Fierce post-punk outfit Pigeonhole unleash raw new single Figures, Figures, Figures. Tristan Phipps delves into the latest release.
Despite the lull in live shows, gritty North London outfit Pigeonhole are determined to keep the buzz going with the release of the biting new single Figures, Figures, Figures, in what may be one of this writers’ favourite releases of the year so far.
Formed in mid 2019, this exciting young group have wasted no time in spreading their sound far and wide, treating audiences from their native Kentish Town to bustling Brixton to vibrant Liverpool. With an EP expected to be released early next year, Pigeonhole have opted to keep the fans excited with dazzling new single Figures, Figures, Figures – a chaotic, rip-roaring offering destined to be a live show hit.
Initially striking with jerky, off-beat guitar lines, the track soars into unfamiliar territory when frontman Marko Andic delivers his quirky yet compelling first verse. A style so often employed by indie and punk royalty, more recently from nu-wave post-punk and ska outfits such as Hotel Lux, this tone makes a welcome change when listening amongst Pigeonhole’s wider discography. Following in the footsteps of Manchester favourites The Blinders, Pigeonhole possess real grit in their delivery, possessing the mould of a punk band already highly established in the scene as each verse and chorus is roared out in what I can only describe as a highly enjoyable experience as a listener.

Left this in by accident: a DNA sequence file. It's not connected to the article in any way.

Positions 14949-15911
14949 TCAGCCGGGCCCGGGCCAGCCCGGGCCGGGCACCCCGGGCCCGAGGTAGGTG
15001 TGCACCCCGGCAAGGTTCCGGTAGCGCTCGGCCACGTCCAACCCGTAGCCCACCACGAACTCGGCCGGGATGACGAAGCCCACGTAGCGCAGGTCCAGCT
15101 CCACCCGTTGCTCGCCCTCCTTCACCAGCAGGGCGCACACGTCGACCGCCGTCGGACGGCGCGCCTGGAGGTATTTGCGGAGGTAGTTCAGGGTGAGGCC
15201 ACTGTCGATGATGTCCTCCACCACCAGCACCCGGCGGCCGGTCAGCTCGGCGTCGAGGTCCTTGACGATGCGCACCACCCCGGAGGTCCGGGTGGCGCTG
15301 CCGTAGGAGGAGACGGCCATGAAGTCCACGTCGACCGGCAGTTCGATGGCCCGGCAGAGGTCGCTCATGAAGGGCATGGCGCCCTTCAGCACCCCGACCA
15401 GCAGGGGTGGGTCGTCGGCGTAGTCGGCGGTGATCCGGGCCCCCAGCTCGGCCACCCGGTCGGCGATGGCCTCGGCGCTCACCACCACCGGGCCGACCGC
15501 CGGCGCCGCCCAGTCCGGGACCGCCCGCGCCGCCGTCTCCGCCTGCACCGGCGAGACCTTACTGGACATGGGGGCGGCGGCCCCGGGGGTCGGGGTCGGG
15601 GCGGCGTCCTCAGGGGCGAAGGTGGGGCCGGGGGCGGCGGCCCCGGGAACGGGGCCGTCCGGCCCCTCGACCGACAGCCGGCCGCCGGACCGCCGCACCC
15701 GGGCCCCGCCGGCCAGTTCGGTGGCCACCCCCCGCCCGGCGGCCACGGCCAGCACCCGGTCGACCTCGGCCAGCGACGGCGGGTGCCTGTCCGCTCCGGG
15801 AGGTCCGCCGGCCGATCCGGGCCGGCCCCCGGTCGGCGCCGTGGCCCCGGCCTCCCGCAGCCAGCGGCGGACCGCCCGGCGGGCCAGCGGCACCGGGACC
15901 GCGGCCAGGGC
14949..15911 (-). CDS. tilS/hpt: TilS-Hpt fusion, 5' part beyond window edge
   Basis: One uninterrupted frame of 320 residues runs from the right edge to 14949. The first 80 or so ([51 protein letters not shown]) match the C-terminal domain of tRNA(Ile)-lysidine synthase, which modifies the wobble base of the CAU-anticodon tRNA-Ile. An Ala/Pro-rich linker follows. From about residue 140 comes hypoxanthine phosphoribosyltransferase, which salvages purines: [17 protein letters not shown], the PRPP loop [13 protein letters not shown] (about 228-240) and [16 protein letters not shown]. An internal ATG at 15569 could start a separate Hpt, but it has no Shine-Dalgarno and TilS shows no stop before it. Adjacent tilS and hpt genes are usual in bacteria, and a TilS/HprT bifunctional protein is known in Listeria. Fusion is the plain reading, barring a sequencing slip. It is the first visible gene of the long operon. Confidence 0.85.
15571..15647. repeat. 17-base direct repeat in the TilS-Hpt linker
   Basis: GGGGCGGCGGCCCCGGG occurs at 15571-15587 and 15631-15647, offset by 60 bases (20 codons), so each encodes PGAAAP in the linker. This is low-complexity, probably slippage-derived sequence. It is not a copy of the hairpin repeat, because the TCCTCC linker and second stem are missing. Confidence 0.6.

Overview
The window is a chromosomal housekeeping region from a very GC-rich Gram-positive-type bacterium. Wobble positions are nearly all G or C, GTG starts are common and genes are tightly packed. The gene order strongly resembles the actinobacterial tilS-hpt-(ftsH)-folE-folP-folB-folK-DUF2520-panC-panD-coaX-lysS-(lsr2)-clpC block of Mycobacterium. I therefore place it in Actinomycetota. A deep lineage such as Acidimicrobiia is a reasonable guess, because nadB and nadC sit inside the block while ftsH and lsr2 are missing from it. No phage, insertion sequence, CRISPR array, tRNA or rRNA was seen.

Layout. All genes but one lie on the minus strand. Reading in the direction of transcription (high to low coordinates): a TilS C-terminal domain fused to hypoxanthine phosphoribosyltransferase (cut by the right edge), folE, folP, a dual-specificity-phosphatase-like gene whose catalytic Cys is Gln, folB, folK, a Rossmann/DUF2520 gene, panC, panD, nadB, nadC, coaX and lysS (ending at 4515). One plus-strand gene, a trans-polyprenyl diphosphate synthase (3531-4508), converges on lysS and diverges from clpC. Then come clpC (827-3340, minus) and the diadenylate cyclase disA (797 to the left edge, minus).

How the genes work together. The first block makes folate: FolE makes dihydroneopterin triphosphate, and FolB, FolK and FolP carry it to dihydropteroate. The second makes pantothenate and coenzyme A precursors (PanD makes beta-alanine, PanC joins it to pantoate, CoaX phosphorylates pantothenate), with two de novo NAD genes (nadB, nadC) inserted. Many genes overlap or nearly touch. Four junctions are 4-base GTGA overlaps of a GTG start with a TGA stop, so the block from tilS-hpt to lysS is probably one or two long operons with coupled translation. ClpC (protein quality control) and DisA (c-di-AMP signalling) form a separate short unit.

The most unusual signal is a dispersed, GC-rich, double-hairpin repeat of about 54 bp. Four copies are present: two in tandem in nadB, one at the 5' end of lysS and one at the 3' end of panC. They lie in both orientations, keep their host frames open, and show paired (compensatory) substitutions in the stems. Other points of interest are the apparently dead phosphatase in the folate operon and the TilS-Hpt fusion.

'In a record full of twists and turns, Pigeonhole really know how to make a song gripping to the very end.'
Further sucked in by Andic’s unusual lyrics (‘Another seminal piece of our writing, Another day in the life, Could this really be the life?’), the track’s composition begins to echo the new-wave, more commercial punk stylings of the great David Byrne. Yet Andic’s strong and articulate delivery results in a highly absorbing listen, with the tempo constantly driven forward by Leah on the drums. With slightly unnerving, unpredictable lyrics and a powerful, ever-driving drum line, Pigeonhole easily find themselves comparable to Nottingham’s own Do Nothing, with a clear likeness between lead-singer Marko and Do Nothing’s Chris Bailey.
As the track cascades into the thunderous, Kasabian-esque chorus like a runaway train, the intensity is suddenly snatched away, leaving a thin guitar line as the only cover for Andic’s slowly building vocal line as the track begins to climax. However, as the record roars into the home stretch, you can’t help but yearn for the return of the live show, as well as the mosh-pit, as the bulky rhythm section carries the track over the finish line – punching, kicking, biting as it goes.
“This is a public service announcement. Figures, Figures, Figures… Pigeonhole. Goodnight” is the message as the track ends in the most serious and slightly chilling fashion, over yet another jaunty, unpredictable, but ever so enjoyable guitar line. In a record full of twists and turns, Pigeonhole really know how to make a song gripping to the very end. This is not something I’ll say very often, nor confidently when I say it, but there is very little left to desire from this track, in what may be the surprise of 2020 so far. The future is dazzling for this punchy six-piece – here’s to hoping they make the journey up to the Midlands before too long. In the broader sense, where Pigeonhole head in the upcoming twelve months will be very interesting, and hotly-anticipated by many.